Once efforts to inoculate health care workers and residents of long-term care facilities from COVID-19 are complete, Illinois residents 65 and older as well as essential workers will be eligible for the vaccine, Gov. J.B. Pritzker announced Wednesday.
Illinois will deviate from federal guidelines set for the distribution of COVID-19 vaccines in an effort to protect Black and Latino Illinois residents, who are more at risk of serious illness and death from the coronavirus, Pritzker said.
Lowering the age limit will allow Illinois residents to “more strongly pursue equity," Pritzker said.
The average age of death from COVID-19 is 81 for White residents, 72 for Black residents and 68 for Latino residents of Illinois, according to data from the Illinois Department of Public Health.
“Generally, Latinx and Black populations have been disproportionately impacted by COVID-19 with data showing related deaths at younger ages,” said IDPH Director Dr. Ngozi Ezike. “We are hopeful that by lowering the eligibility age to 65 years we can help reduce this disparity.”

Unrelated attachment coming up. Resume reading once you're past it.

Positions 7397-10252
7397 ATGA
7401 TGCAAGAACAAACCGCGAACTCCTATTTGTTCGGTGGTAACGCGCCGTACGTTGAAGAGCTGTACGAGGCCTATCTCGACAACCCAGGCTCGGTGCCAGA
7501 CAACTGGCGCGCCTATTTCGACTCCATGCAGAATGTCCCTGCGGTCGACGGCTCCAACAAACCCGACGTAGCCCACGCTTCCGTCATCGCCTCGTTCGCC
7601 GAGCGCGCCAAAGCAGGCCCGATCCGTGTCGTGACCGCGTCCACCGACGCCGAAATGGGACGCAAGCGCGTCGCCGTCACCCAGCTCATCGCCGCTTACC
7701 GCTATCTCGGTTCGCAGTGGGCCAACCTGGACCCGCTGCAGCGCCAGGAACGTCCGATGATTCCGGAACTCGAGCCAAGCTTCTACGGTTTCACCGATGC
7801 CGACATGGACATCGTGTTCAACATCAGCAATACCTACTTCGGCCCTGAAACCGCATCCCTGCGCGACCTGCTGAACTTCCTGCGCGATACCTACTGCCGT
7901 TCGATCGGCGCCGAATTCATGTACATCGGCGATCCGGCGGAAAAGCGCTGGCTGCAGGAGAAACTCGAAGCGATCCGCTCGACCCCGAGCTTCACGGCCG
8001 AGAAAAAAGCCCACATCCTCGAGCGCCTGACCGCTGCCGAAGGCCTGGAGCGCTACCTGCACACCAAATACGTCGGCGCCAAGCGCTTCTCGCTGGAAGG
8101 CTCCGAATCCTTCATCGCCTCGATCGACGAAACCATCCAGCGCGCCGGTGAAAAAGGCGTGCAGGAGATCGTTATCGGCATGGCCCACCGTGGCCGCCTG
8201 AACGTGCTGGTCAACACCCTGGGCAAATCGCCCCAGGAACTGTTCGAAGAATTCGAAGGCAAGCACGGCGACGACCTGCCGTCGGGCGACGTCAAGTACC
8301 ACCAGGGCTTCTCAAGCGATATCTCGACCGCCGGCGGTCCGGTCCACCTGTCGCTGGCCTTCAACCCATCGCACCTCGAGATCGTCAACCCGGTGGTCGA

However, Pritzker said he did not know when that second phase of the vaccine distribution effort would begin.
It will take at least “a few weeks,” Pritzker said.
The governor said he was hopeful that once President-elect Joe Biden was inaugurated he would invoke the Defense Production Act to speed up the manufacture and distribution of the vaccine.
“I consider this a race to get vaccine into people's arms as fast as possible,” Pritzker said.
Since vaccinations started in Illinois on Dec. 15, 207,106 residents have received at least one dose of the two-dose regimen, according to state data.
There are 1.3 million essential workers in Illinois, including police officers, grocery store workers, transit workers and child care providers. Another 1.9 million Illinois residents are 65 or older, and could also get the vaccine.
Pritzker said he would instruct the Illinois National Guard to set up mass vaccination sites to speed its distribution once the next phase launches.